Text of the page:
After last week’s marathon discussion on KiwiBlog about value and morality, I’ve decided to write a brief explanation of the contextual nature of morality. My main point is to address the common mistake that contextual or subjective morality is no morality at all.
My position is that morality is subjective (or contextual – I use the terms interchangeably in this context) by definition. It is logically necessary that morality is contextual. “Absolute morality” is, upon examination, a contradiction in terms.
The domain of morality is choice, and its operative words are “good” and “should”. Which happen to rhyme. To say that an option is good is to say that one should do it.
Of course, the words “good” and “should” are used to refer to choices that have nothing to do with morality. “You should strike the match away from your body” is not a moral statement in most people’s books. “It’s good to use iodised salt in New Zealand” isn’t either. So let’s examine what these kinds of uses of “good” and “should” mean in order to be clearer about other uses.
In these cases, values are at work, but not moral values. By “values” I mean any standard by which the preferability of options can be evaluated for the purposes of choosing how to act. Obviously, morality is a subset of values – it is a standard by which the preferability of options can be evaluated.
To make clear what is meant by “you should strike the match away from your body”, the implicit meaning of “should” must be expanded in the context of the sentence. This is done with the simple question: why? The answer to the question “why should I…?” is a justification.
Why should you strike the match away from your body (A)?
Because doing so minimises the risk of being burned (B).
However, in saying this, one is implicitly assuming that being burned itself is not preferable. To explain A with the answer B implies C: “You should minimise the risk of being burned.” Naturally, this raises another question.
Why should you minimise the risk of being burned (D)?
Because being burned is painful, damaging to your clothes and harmful to your health (E).
Obviously, again, the answer E to question D implicitly assumes several other statements: You should avoid pain, you should avoid damage to your clothes, you should avoid harming your health.
This goes on and on. They all reach the same logically necessary end, an example of which is usually already found in the first implied value: “You should avoid pain.”
Why should I avoid pain? I just do. There is no prior justification for avoiding pain. It is simply a fact of my existence that I find pain unpreferable and its absence preferable. Certainly there can be explanations for the presence of this value in my mind – evolutionary biology, for example. But explanations are not justifications. The fact of some causal chain explaining the presence of a value does not render that value good or bad – it is not a justification – unless there is some preceding value at work, in which case we have not really reached the logical end of the questioning process. If we have found the base value at work, causal explanations will not be value justifications.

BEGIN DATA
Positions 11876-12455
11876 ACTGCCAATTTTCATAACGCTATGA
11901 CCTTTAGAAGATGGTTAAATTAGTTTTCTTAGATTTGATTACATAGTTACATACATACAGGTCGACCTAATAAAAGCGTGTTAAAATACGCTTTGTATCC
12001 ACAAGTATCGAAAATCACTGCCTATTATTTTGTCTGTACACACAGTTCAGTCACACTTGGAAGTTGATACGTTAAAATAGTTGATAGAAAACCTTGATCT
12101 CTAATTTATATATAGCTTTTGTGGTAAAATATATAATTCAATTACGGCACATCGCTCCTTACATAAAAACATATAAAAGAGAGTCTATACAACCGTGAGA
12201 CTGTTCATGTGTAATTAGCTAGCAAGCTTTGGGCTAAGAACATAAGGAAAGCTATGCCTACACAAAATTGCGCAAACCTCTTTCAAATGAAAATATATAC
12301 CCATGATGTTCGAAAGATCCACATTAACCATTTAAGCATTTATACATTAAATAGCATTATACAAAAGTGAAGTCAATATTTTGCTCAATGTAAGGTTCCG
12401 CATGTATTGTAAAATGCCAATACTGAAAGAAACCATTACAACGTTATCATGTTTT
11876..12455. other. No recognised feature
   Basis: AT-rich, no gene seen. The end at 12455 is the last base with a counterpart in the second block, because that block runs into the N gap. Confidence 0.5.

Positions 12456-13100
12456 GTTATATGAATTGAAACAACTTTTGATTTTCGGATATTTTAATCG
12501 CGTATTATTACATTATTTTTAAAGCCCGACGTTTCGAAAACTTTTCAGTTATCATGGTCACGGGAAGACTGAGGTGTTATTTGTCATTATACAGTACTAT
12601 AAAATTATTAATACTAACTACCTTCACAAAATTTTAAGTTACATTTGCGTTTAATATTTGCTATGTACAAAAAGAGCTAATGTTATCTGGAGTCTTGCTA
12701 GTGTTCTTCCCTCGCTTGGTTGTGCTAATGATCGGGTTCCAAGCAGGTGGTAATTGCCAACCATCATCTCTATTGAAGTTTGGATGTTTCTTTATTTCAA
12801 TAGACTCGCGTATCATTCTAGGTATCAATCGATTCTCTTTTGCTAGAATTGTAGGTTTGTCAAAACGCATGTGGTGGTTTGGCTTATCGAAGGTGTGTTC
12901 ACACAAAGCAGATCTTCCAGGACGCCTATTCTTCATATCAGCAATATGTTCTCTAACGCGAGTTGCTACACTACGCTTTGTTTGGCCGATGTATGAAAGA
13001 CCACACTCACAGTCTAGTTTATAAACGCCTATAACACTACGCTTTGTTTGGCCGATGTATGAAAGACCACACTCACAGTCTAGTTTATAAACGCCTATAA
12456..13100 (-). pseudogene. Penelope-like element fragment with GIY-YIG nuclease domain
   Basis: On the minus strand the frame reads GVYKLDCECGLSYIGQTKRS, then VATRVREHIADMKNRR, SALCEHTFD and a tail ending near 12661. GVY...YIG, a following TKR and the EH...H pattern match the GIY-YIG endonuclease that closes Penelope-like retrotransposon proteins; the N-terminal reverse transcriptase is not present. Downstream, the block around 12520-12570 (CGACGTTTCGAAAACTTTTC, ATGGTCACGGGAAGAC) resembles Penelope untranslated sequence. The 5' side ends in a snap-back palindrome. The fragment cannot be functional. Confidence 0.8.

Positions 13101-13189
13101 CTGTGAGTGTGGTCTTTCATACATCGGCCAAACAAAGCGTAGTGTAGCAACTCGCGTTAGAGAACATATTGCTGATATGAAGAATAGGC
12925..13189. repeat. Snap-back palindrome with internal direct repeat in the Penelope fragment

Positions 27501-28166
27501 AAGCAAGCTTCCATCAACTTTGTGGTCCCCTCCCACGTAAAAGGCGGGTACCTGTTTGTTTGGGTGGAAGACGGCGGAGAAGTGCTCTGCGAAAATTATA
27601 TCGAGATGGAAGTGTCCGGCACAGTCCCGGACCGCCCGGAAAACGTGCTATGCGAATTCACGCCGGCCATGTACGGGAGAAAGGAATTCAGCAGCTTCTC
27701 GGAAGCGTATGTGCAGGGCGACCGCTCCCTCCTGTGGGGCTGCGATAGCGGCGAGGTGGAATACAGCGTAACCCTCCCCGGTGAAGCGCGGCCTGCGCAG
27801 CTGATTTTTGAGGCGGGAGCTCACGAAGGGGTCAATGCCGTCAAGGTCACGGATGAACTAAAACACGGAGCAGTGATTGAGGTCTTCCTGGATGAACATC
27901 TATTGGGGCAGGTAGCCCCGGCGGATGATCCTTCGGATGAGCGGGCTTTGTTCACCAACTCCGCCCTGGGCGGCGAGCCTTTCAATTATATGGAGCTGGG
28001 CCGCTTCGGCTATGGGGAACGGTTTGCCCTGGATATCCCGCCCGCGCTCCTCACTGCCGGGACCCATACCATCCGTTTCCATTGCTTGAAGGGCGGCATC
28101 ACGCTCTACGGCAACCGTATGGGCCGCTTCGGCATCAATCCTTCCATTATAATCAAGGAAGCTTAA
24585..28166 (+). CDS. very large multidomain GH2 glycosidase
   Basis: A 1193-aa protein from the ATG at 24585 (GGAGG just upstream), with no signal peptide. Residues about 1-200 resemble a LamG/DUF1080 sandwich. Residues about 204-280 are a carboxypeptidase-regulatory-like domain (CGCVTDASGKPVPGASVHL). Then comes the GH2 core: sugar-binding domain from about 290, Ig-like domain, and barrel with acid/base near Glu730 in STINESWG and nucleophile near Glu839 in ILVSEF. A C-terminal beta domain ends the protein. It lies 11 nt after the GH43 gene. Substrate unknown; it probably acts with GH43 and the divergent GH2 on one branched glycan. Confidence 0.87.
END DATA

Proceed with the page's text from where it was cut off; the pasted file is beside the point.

(For example, imagine someone who held the value “I should act however I have evolved to want to act”. In his case, the explanation that our pain avoidance is the result of evolution actually provides a justification for avoiding pain. But if, when asked why he should act however he has evolved to act, he answers, “I just do,” with no further justification, then we have again found that foundational value at work. Note that this is a very unlikely scenario. My point is that if a causal explanation provides a justification, it’s because some even-more-prior value is at work.)
Rolling back to the question of how to strike a match, our answer is ultimately, “You should strike a match away from you because you value avoiding pain.” The insightful reader will note that I have made another assumption there – that the person to whom I am speaking values avoiding pain. Someone who, through some quirk of genetics or conditioning, values experiencing pain rather than valuing avoiding pain, may say instead, “I should strike a match towards me.”
So the statement with which we began – “You should strike the match away from your body” – becomes, when the implicits have been made explicit, “If you value avoiding pain, you should strike the match away from your body.”
If we are to describe the goodness or badness (preferability or unpreferability) of the option completely, we take, “It’s good to strike the match away from your body” and expand it to, “It’s good-to-Ryan-in-terms-of-pain-avoidance for him to strike the match away from his body.”
Three elements are now clear:
- The base value(s) – that standard or those standards by which preferability of an option is judged, which cannot themselves be justified in terms of any prior values.
- The subject – the person who holds that value or those values.
- The evaluation – whether the option is good or bad/preferable or unpreferable.
All three are necessary to make explicit a statement of value when it comes to decision-making. Without the subject, we can only say whether or not an option is preferable if someone holds the value. Without the value, we can only say that the option is preferable to the subject.
There’s no way I could cover all of this in a single post, so I’ll post again soon with how belief/knowledge/predicted consequences come into it, and how habits and the experience of preferability comes into it. Probably only then will I be able to say what I mean to say about “absolute morality”.
EDIT: Five years later, and I still haven’t done this. Get used to it.